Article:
After 20 years writing, drawing, voicing, tweaking, Kirby Atkins’ passion project, Mosley, opened in New Zealand theaters earlier this month.

Mosley follow a family of four-legged thoriphants (kind of a cross between donkeys and elephants) who live as slaves on a farm run by a sad and bitter farmer named Simon. One night, the thoriphant Mosley and his son, Rue, discover a cave with ancient drawings of what appear to be upright thoriphants. The discovery leads Mosley on a quest to find out what has happened to his ancestors.

Mosley, a New Zealand and China co-production, is an anomaly in the animated feature circuit. There are no annoying songs or blabbering, obnoxious characters. It’s a quiet, poignant and dramatic film (with comic moments) that addresses timeless themes of tolerance, family, and the importance of finding your true self.

Cartoon Brew recently met up with Kirby Atkins in Montreal to talk about the ups and downs of making a low-budget cg animated feature.

Cartoon Brew: I cannot imagine working on a project for a few years let alone twenty! What was the origin of Mosley.

Kirby Atkins.
Kirby Atkins. (Photograph © Kate Little)

Kirby Atkins: It’s crazy. I was directing the Jimmy Neutron series for Nickelodeon in Dallas and I also had a career writing scripts. I was writing a lot of movies that never got made, but I wasn’t on spec back then, so I got paid for it all. I had a few stories that I liked so I kept some stuff that I was either going to do right or not at all. Mosley was that thing. I started writing Mosley after my daughter was born in 1997. Then I was storyboarding and cutting the film together. I just kept going because I was so into what I was making – even though I was also having bad dreams about films like [Richard Williams’s] The Thief and the Cobbler and all the ways you’re not supposed to make a film. You’re not supposed to put yourself so much into a personal project, but I couldn’t help it.

Mosley started with the end and the whole idea of these Upright characters. Maybe it was echoing Mickey Mouse and Pluto a bit. Why was Pluto the only one on all fours? What tragic thing happened to Pluto that he can’t have a mortgage or wear clothes… yet they’re all in the same world… it must have been some devolution… so that turned into, What would I do if I was upright and had hands? And then the idea of standing up to be the character you always should be.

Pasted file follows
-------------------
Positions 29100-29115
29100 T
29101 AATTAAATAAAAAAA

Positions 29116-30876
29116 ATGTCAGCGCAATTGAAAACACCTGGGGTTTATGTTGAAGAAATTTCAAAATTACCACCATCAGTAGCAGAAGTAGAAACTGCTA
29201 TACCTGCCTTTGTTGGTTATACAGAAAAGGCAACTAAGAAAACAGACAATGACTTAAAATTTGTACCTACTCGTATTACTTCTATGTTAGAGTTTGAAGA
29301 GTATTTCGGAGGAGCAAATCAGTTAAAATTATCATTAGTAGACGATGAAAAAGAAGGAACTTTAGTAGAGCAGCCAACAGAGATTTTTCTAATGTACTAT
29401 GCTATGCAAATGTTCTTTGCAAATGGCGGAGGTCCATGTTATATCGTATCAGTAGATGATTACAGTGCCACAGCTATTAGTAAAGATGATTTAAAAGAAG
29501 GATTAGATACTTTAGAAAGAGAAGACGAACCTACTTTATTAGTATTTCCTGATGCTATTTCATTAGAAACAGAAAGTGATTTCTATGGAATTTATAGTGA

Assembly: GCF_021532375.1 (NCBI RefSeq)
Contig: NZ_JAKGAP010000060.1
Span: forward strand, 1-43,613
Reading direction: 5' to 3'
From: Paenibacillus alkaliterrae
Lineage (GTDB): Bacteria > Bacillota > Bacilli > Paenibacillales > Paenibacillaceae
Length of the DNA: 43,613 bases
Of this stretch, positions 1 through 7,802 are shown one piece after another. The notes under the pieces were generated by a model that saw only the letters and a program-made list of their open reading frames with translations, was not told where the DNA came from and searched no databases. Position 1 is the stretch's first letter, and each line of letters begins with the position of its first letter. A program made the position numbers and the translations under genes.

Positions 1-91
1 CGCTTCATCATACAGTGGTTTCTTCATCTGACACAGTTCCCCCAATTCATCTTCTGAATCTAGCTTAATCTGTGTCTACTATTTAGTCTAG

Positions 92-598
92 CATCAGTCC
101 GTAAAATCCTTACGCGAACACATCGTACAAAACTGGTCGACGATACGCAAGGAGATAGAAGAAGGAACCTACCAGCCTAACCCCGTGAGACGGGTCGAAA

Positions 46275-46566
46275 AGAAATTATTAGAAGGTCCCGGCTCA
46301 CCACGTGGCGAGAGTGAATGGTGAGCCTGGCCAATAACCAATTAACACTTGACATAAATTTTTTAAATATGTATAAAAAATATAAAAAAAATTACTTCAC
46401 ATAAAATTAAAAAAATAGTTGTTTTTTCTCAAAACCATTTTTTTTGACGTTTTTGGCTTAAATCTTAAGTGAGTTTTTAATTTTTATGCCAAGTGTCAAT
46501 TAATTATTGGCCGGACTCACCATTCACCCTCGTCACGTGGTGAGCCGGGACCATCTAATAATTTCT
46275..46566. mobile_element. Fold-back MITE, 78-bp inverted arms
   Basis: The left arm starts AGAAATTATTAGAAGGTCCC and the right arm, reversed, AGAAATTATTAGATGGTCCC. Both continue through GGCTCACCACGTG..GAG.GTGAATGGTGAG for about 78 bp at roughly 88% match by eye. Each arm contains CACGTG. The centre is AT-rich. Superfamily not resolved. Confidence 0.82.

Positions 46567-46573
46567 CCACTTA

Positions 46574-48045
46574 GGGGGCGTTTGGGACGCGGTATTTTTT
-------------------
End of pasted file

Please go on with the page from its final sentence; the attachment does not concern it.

I think this idea of standing up and being true to yourself is a pertinent theme in our day and age, and in fact a timeless and universal idea that anyone can relate to.

That’s the great thing with fairy tales and fables. Anyone can read their own story in them. LeVar Burton was into the project at one point and he talked to me about it. He saw the experience of African Americans. You are kings in one world and less than nothing in another. It’s about reclaiming yourself and knowing where you came from and what you are.

The character of Rue was voiced by your daughter when she was seven. How did that happen?

By the time my daughter was seven, I was ready to record voices. This is where everything changed. She had been in my office drawing characters with me. She knew everything about this world and would play the Rue character all the time. So I thought, let’s just play the story and I’ll record it. And we did and immediately I knew there was juice there.

Fifteen years later (my daughter is 21 now) when we started production in New Zealand, I handed over these original audio performances of my daughter and I. They thought we should re-record it because of the poor quality of the audio, but I thought that’s what makes this, because she would just make lines up. She would make up little asides and things like that. It was lovely and unhindered. She wasn’t acting, she was playing. If we had gotten a child actor in, it wouldn’t have been anything like that. That’s when things really started to come together.

How did you end up working in New Zealand?

Initially, I was working with Pres Romanillos. We were going to make the film in Spain, but Pres became ill and passed away after a couple of years. That grounded everything. After he died I just kept working on it, I don’t even know how many years. I was writing and animating, freelancing whenever I could, and then this opportunity opened up to make a co-production in New Zealand.